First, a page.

About once a week I get an email from a Lightroom user who has lost a panel … most panels can go missing, but in my experience people seem to lose their Catalog panel in the Library module more than any other. To recover your missing panel, right-click (Ctl-click on a Mac) on the name of an existing panel in the same strip, and choose the panel you are missing, from the drop-down that appears. In this example, my Catalog panel is missing. I right-clicked on Folders to get the menu. I would then select Catalog, and the panel would appear.   Note that there are some panels that are not optional, and therefore you cannot right-click on them to [...more]

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Video: Overview of Lightroom’s Output Modules – Book, Slideshow, Web and Print

In this video tutorial, I give you an overview of Lightroom’s output modules, to give you an idea of what you can do with each. This is video #2 in my 12 hour series of 55 videos, Lightroom 4: Producing Great Output (A Workshop on Video) , available on DVD or by download. The series goes into detail on how to use each of the output modules, and also covers critical output concepts, such as monitor calibration and other color management topics, size and resolution, output sharpening, and much more. For higher quality, after you click on the Play button, click on the sprocket wheel symbol in the bottom right and choose 720 HD. Read more about Producing Great Output [...more]

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Sharpening in Lightroom Part Three: Output Sharpening

In this third article of a three-part series on sharpening in Lightroom, I explain output sharpening.  Here are the other two articles:   Part 1: Overview of the Three Step Sharpening workflow, and Capture Sharpening in Depth Part 2: Creative Sharpening – Sharpening Eyes and Other Local Elements To summarize the first two steps in the sharpening workflow, the first step, capture sharpening, is performed on your full size image in the Develop module, and is designed to cut through the haze that a digital capture produces, and make edges in your photos look crisper. Creative sharpening is then sometimes done to enhance or  bring focus to local elements in your photo. Output Sharpening — What It’s For When you [...more]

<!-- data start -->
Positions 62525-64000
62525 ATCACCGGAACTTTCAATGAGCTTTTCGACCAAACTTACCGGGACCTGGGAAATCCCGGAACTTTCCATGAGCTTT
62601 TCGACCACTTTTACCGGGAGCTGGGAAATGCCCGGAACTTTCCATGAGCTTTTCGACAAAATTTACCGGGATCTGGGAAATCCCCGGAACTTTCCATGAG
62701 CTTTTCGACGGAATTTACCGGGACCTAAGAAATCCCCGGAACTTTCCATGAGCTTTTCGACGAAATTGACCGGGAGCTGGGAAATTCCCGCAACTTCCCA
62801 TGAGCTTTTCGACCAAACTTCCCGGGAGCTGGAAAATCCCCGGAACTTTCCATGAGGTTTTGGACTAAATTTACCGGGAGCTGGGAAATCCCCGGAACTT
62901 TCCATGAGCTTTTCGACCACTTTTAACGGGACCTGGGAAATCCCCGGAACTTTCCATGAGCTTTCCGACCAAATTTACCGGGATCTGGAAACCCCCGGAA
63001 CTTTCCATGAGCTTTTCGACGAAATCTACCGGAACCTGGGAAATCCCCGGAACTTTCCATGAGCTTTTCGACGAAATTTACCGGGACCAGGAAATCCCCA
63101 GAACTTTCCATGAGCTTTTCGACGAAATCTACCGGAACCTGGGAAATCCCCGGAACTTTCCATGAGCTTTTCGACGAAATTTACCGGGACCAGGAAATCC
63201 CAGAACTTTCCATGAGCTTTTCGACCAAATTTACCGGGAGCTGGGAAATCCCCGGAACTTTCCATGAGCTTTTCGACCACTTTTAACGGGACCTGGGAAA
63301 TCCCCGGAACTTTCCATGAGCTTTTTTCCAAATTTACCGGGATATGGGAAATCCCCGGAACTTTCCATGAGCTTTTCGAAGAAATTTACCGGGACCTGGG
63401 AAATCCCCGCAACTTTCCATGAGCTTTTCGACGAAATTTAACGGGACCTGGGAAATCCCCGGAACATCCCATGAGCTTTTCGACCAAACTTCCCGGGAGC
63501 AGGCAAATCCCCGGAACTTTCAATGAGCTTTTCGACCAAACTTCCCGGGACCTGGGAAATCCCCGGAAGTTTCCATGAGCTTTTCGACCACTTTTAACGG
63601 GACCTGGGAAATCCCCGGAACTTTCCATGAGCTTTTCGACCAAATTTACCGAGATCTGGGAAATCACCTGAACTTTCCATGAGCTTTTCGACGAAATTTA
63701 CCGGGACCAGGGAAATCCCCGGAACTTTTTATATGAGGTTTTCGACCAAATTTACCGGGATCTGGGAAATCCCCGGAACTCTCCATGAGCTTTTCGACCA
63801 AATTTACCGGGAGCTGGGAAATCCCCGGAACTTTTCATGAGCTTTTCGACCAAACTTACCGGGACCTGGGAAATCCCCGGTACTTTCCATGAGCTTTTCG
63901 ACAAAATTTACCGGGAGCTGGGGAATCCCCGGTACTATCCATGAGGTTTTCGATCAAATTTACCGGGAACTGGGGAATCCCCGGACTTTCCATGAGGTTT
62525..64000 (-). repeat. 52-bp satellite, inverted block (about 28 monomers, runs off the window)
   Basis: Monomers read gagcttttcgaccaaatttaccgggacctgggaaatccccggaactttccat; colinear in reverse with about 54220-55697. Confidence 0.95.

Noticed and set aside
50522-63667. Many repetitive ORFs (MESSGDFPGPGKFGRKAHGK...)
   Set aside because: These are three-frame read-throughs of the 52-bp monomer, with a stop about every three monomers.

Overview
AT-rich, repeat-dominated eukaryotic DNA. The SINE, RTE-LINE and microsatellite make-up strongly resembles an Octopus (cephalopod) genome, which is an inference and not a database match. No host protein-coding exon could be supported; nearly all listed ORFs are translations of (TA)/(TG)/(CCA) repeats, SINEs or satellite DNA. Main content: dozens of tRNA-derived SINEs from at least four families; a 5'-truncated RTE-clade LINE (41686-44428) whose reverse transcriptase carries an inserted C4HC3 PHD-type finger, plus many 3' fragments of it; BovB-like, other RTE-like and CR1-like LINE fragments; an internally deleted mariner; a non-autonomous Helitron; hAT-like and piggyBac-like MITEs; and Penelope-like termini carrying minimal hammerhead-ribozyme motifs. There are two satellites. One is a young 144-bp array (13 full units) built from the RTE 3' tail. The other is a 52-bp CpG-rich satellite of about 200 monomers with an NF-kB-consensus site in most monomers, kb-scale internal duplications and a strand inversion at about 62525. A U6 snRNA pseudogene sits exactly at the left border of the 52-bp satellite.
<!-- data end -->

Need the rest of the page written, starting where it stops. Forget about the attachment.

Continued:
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Quick Tip: Displaying Photo Resolution in the Lightroom 4 Book Module

When you click in a photo in the Book Module, a Zoom slider appears, which shows you how far, in percent, you are zoomed in on the photo, and allows you to zoom in more or less.  This slider is for enlarging the photo in the cell on your Book page, not for zooming in to evaluate detail in the photo. (The latter is done with the Preview panel.) If you zoom in too far, you’ll get an exclamation point in the top right corner: If you click on one of these exclamation points, you’ll get this warning, indicating that you have enlarged the photo too much and may not have enough pixels per inch (ppi) to get a good [...more]

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Lightroom Quick Tip: Handy Book Module Shortcuts

When designing a book in Lightroom, I move between multi-page, spread and page view a lot. There are icons in the toolbar to select these:       However, knowing some handy shortcuts speeds up my work a lot. Ctl/Cmd E: Multi-Page View Ctl/Cmd R: Spread View Ctl/Cmd T: Page View How to remember these? They are next to each other on the keyboard.  Still too much to remember? Here’s an alternative, which is my favorite way to jump from one to another: Ctl/Cmd + and Ctl/Cmd -  move you further and further in or out.  (Note that you have to have a page selected.) When you are on Page View, Ctl/Cmd + zooms you in to 4:1 on the [...more]